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George Soros: Obama's Bank Reforms Came 'Too Soon,' Too Big To Fail Problem Remains

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He told a luncheon on the sidelines of the World Economic Forum that he is "very supportive" of Obama's plan to curb the size of banks, but the timing is wrong and he doesn't think it goes far enough.

The huge amounts of credit that the U.S. government poured into the banks has stabilized the markets, Soros said. "The concerted international stimulus got the world economy going again" and the banks are paying back their bailouts "at a really remarkable rapidity."

"But the way the rescue was organized, I'm afraid, created a lot of political resentment because instead of injecting capital into the banks at the equity level, the decision was made that this would be somehow politically unacceptable," he said.

French President Nicolas Sarkozy called for tighter banking regulation at the World Economic Forum on Wednesday, telling the room full of international bankers and CEOs just what they didn't want to hear: Brace for bonus curbs and new bookkeeping rules.

It was a brazen posture for the World Economic Forum, echoing rallying cries of workers from the U.S. to Europe and Asia. Many in the crowd – including those whose companies are starting to recover after a crushing year – bristled at Sarkozy's keynote speech, calling it simplistic and populist.

U.S. taxpayers, who carried the financial burden, were outraged when the banks' management decided to reward their employees with bonuses for the "windfall profits" they received, which created "a political storm," Soros said.

"That actually has led now the Obama administration to first of all to impose taxes and to talk about the reorganization of the system, as will be necessary," he said.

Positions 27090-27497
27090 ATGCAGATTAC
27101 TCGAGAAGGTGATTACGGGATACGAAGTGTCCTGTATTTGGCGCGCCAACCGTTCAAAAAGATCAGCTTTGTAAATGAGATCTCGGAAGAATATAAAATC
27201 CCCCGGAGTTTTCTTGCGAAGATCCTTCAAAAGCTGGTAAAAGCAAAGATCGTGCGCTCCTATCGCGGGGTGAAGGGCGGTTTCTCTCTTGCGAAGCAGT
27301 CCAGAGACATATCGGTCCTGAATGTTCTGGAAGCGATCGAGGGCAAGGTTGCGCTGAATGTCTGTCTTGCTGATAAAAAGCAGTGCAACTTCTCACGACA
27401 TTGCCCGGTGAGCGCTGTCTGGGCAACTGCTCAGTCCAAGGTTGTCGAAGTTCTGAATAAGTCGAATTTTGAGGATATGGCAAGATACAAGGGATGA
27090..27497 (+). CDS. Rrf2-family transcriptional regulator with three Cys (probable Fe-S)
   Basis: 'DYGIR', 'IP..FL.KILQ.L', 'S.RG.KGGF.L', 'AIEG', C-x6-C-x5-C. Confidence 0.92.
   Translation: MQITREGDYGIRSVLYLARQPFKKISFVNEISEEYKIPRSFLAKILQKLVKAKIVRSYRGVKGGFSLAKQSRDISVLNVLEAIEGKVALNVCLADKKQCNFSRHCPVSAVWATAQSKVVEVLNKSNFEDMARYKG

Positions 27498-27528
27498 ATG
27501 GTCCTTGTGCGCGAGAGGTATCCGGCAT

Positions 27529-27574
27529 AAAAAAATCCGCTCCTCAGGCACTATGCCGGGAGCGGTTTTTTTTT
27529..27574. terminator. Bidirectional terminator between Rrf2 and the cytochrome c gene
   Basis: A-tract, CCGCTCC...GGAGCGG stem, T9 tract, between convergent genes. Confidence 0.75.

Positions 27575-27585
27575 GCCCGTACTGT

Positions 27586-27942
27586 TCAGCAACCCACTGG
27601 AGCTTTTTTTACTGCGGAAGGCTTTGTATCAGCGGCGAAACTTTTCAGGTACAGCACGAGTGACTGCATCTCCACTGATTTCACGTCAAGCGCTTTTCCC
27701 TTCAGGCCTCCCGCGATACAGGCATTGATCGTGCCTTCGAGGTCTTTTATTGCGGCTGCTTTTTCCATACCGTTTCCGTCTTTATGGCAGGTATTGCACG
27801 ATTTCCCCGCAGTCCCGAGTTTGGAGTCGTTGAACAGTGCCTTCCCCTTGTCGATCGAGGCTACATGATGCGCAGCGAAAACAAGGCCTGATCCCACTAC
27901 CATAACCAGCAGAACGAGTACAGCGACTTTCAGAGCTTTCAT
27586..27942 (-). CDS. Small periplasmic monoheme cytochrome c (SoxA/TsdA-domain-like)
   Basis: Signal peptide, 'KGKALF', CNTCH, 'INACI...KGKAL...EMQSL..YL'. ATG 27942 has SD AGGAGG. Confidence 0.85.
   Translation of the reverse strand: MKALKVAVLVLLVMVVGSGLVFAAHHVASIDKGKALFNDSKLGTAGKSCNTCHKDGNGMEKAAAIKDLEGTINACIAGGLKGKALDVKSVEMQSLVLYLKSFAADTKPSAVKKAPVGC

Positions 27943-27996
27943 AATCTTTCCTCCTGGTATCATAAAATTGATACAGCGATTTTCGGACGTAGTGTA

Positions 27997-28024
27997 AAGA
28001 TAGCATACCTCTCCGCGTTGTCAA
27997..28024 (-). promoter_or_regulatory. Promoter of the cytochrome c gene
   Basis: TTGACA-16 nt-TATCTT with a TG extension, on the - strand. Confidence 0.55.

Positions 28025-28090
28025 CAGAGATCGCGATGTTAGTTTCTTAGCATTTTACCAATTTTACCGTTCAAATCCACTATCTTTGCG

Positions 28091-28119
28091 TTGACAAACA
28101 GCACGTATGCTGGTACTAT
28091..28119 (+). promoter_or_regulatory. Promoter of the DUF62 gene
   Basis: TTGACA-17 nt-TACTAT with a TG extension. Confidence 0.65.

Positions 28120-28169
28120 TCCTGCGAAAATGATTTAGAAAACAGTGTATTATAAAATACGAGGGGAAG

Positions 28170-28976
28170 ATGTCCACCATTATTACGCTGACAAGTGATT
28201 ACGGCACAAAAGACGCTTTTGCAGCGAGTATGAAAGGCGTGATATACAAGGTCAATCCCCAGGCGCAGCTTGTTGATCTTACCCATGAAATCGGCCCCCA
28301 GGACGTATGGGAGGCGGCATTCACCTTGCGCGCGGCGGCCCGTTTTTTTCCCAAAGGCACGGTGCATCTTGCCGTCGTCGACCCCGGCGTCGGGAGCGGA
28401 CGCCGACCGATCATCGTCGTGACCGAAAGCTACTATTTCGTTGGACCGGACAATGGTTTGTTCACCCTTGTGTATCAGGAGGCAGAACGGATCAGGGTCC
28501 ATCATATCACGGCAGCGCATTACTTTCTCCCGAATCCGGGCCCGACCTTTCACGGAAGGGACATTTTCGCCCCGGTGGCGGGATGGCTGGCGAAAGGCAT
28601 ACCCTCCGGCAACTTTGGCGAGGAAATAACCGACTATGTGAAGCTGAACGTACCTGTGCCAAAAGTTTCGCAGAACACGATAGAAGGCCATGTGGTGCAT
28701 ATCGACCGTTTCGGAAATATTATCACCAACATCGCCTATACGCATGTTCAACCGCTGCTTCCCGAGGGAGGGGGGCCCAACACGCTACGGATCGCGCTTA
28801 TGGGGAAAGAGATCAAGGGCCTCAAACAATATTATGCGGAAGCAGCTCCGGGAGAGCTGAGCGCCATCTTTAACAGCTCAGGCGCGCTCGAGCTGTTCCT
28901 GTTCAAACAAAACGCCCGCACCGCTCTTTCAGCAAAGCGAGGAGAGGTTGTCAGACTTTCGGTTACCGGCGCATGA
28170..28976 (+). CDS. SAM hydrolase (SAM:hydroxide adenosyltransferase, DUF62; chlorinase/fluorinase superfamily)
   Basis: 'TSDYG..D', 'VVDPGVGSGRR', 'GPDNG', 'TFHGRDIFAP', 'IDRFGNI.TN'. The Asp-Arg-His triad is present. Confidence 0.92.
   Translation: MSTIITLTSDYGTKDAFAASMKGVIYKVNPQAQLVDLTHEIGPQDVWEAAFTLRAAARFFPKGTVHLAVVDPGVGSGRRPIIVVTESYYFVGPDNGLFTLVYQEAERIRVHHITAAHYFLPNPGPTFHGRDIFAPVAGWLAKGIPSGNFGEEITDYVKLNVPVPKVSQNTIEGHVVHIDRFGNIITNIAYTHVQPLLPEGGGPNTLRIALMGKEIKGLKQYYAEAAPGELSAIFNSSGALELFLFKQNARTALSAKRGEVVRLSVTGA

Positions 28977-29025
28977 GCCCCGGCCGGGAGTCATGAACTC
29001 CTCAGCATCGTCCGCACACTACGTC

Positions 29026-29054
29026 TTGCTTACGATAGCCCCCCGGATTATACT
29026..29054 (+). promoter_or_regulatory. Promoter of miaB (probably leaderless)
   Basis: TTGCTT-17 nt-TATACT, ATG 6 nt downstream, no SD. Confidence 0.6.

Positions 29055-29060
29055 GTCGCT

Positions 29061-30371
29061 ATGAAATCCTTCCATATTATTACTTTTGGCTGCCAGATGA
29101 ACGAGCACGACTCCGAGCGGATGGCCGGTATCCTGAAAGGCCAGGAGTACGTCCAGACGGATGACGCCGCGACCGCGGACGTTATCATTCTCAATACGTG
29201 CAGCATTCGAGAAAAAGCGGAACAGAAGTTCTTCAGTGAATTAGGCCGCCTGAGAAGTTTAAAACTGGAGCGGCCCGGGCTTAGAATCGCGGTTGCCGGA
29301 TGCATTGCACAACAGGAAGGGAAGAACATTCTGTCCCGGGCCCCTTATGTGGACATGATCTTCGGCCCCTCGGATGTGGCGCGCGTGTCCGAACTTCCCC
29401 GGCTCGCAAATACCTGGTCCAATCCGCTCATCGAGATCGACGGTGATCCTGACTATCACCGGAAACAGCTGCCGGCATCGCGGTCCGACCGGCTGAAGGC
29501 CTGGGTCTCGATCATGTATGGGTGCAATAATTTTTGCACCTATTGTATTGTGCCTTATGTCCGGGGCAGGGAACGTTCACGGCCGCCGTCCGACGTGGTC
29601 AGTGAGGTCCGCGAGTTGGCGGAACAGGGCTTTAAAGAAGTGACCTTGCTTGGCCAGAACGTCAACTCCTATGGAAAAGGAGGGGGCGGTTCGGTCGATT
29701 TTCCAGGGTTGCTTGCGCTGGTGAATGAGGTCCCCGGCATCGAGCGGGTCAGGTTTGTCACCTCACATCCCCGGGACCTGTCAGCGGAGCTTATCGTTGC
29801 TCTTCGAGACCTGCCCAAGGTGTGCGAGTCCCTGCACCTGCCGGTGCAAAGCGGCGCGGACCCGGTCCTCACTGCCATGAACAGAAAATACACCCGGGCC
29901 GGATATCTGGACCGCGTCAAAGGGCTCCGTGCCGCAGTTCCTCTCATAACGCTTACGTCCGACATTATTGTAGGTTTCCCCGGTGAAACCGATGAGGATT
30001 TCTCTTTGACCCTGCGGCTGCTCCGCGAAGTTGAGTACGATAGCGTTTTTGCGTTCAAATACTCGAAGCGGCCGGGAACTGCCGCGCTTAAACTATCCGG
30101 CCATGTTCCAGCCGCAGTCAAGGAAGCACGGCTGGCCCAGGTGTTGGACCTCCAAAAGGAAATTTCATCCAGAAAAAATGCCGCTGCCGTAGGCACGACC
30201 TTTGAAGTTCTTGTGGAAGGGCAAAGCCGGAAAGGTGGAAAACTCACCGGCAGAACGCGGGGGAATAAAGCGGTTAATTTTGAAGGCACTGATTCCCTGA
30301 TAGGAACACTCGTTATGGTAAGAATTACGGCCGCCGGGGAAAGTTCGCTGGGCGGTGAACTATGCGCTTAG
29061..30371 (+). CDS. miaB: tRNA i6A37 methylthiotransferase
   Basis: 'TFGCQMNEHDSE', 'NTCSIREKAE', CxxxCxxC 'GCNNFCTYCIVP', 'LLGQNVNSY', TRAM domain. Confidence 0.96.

"This development came too soon because we are not out of the woods," Soros said.

From an economic point of view, he said, first the banks have to pay back the credit they received and then "you have to drain the surplus liquidity from the economy, reduce the budget deficits, etc., to bring things under control."

Soros said this phase isn't finished yet and the tough measures Obama proposed to rein in the banks are "directly counterproductive and will probably make the banks more cautious about lending."

"So the timing of it is wrong and really there is no urgency of introducing these long-term reforms," he said.

"The task ahead – and I don't think this is fully realized – is not to restart the economy and the financial system," Soros said. "You actually have to create a new system because the old system has broken down."

The financial meltdown made it clear "that markets cannot be left without regulation – you need global regulations," he said.

Soros stressed that "it's more important to get the legislation right than to do it in a hurry."

"I think it would be extremely important to depoliticize it, to get some expert groups designing the global regulatory system that would then be adopted," he said.

The G-20, representing the world's wealthiest nations, has taken the lead and asked for a report, he said.

Obama has tried to sell his financial changes in part by saying they would end the era of "too big to fail" and prevent future Wall Street bailouts.

Soros said Obama's plan "protects the commercial banking sector by moving them out of speculating for their own account."

"But you then still have the financial markets, and I think some of the banks will spin off their investment banks, and those investment banks will be very substantial and they will be too big to fail," he said.

"So the too big to fail problem still remains," Soros said.

The administration's claim that the era of "too big to fail" is over won't be credible "until the authorities over a period of years demonstrate that they actually allow some institutions to fail," he said.

In the meantime, Soros said, "they have to be kept under much closer regulatory provision, (with) capital requirements."

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